Ready to go vegan? Whether you're in it for the animals, the health benefits, or the environmental impact, you've got our support. And between soy-rizo, vegan leather, and a plethora of plant-based blogs to follow, it's never been easier to make the transition.
But without a plan, sticking it out can be a challenge. So we sat down with plant-based blogger, author, and general food muse Ella Mills of for some insight into how to live your best (and long-lasting) plant-based life.
1. Eat foods you enjoy.
For anything to be sustainable it has to be enjoyable, so make sure you enjoy everything you’re eating and aren’t feeling deprived in any way. Plant-based/vegan food can be delicious—it’s so much more than simple salads! So make sure you get creative and try new ideas to keep you inspired.
2. Transition in a way that works for you.
There’s no one size fits all when it comes to anything in life, including the way we eat. So make sure you make it work for you, and if that means doing a gradual transition or simply adding many more vegan foods into your diet, then that’s great.
3. Set yourself up for quick success.
Stock your cupboards with great staples so that you always have components of meals at home... it makes cooking when you’re short on time so much easier. I always have:
- Spices (turmeric, cumin, cayenne pepper, paprika, chili flakes, and mustard seeds are my go-to’s)
- Beans, lentils, and chickpeas
- Oats, quinoa, spelt pasta, rye bread, and brown rice
- Canned coconut milk
- Canned tomatoes
- Olive oil, tamari, and sesame oil
- Maple syrup, coconut sugar, date syrup, dried apricots, and raisins
- Almonds, cashews, pecans, pistachios, and walnuts
- Nut butter and nut milk (or rice/oat milk)
4. Eat fresh.
Find great local shops, farmer's markets, and local ingredients. Using great quality, seasonal produce often makes your meal taste so much better, especially if it’s based around a vegetable, which most vegan meals tend to be.
5. Eat a rainbow.
Some of the best things about vegan food are how colorful it is and how easy it makes getting your five portions of fruit and veggies each day. Try new ways of adding in produce and don’t be nervous about trying more unusual fruits and veggies. Jerusalem artichoke soup, for example, is so creamy and delicious; roasted celeriac fries are amazing and a nice change to regular or sweet potatoes; or steam and purée squash with soaked cashews for a smooth ‘cheesy’ sauce with pasta or a veggie bake. I recently tried a pulled jackfruit burger, which was amazing! There are so many interesting ideas and options out there; you may just have to work a little harder to find them.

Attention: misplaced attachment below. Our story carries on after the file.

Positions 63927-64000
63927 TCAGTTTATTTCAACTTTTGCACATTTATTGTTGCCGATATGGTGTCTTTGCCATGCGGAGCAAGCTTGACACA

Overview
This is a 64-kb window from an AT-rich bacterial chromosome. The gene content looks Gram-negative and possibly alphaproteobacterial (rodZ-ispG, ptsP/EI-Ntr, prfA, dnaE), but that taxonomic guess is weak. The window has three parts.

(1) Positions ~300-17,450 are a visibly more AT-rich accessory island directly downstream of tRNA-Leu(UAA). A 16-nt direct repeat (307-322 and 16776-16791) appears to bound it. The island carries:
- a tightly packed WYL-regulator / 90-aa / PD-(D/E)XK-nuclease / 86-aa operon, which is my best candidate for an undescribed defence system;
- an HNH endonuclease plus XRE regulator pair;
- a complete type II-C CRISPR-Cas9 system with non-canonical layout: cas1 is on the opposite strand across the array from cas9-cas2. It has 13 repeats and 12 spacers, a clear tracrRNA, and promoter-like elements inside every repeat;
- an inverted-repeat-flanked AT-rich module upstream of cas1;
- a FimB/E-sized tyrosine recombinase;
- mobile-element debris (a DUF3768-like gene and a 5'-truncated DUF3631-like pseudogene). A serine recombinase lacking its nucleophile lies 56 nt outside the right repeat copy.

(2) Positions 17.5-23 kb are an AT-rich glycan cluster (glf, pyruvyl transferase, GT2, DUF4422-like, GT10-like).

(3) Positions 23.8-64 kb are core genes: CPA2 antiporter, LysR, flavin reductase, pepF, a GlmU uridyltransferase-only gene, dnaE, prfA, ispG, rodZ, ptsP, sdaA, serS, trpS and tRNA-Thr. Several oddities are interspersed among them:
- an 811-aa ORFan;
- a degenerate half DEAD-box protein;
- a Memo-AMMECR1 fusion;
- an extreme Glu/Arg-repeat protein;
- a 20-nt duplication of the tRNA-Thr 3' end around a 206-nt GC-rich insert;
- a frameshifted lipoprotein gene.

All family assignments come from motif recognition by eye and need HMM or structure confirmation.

6. Study up.
Do lots of research to find new ideas and ensure you don’t get stuck in a cooking rut: Inspiration is key, especially at the beginning. There are loads of amazing blogs, websites, social media accounts, and cookbooks out there to help you get motivated.
7. Don't forget about your vitamins.
Be abundant with your cooking and make sure you get all the vitamins and minerals you need. You do need to be mindful of getting enough protein and iron with a vegan diet, and lots of people find a B12 supplement helpful, so do have a look into this and check with your doctor to see what you might need to supplement.
8. Eat simply.
Find simple new go-to’s that work for your schedule. Lots of people think changing to a plant-based/vegan/healthy diet has to be complicated and time-consuming, but it really doesn’t. And it doesn’t have to cost more either. Try simple things like overnight oats for breakfast (a simple combo is mixing oats, almond milk, peanut butter, and a splash of maple in a mason jar in the evening and storing in the fridge;) or sautéeing tomatoes for three minutes until they’re blistered and tender then serving on sourdough with a generous sprinkling of sea salt and olive oil.
9. Cook for anyone and everyone.
Be flexible and non-judgmental with those around you. We all make different dietary decisions and should respect everyone for their own choices. I’ve found the best way to get people excited about vegan food and change any negative pre-conceptions they have is to cook for them rather than preaching at them. Always focus on the positives, not the negatives.
I always cook them hearty, familiar meals: I love sautéeing garlic and onion with celery, mustard seeds, cumin seeds, turmeric, cayenne pepper, and dried coriander, then cooking potatoes and cauliflower in the spice mix with coconut milk, before stirring in chickpeas and wilted spinach at the end. I serve it on miso and sesame infused brown rice and do a maple and cinnamon apple crumble for dessert. Everyone licks their plates clean, they leave satisfied, and way more open-minded to vegan cooking, which always makes me happy.
10. You don't have to convert anyone.
In the same vein, allow your friends and family to adapt to the recipes so that you can all share and celebrate vegan food, without forcing them to become fully vegan instantly. If adding chicken, fish, cheese, or eggs makes your friends and family more likely to try something new and more receptive to plant-based cooking, as well as allowing them to enjoy the meal more, then that’s a great thing. It also means their plate will look more familiar, which as I mentioned above, I find is the best approach.
Ella Mills is the founder of , best-selling author, and owner of Deliciously Ella Deli's in London as well as a line of retail products. Her newest cookbook, , just launched in the U.S. in October! Ella’s personal journey of how eating well healed a debilitating illness inspired her to begin sharing her healthy and delicious recipes with others.
The original recipes in Natural Feasts offer a fresh spin on plant-based meals and make it easy to incorporate them into your daily routine. Ella’s delicious meals and approachable personality have garnered her an engaged social media following with more than 1.2 million Instagram followers.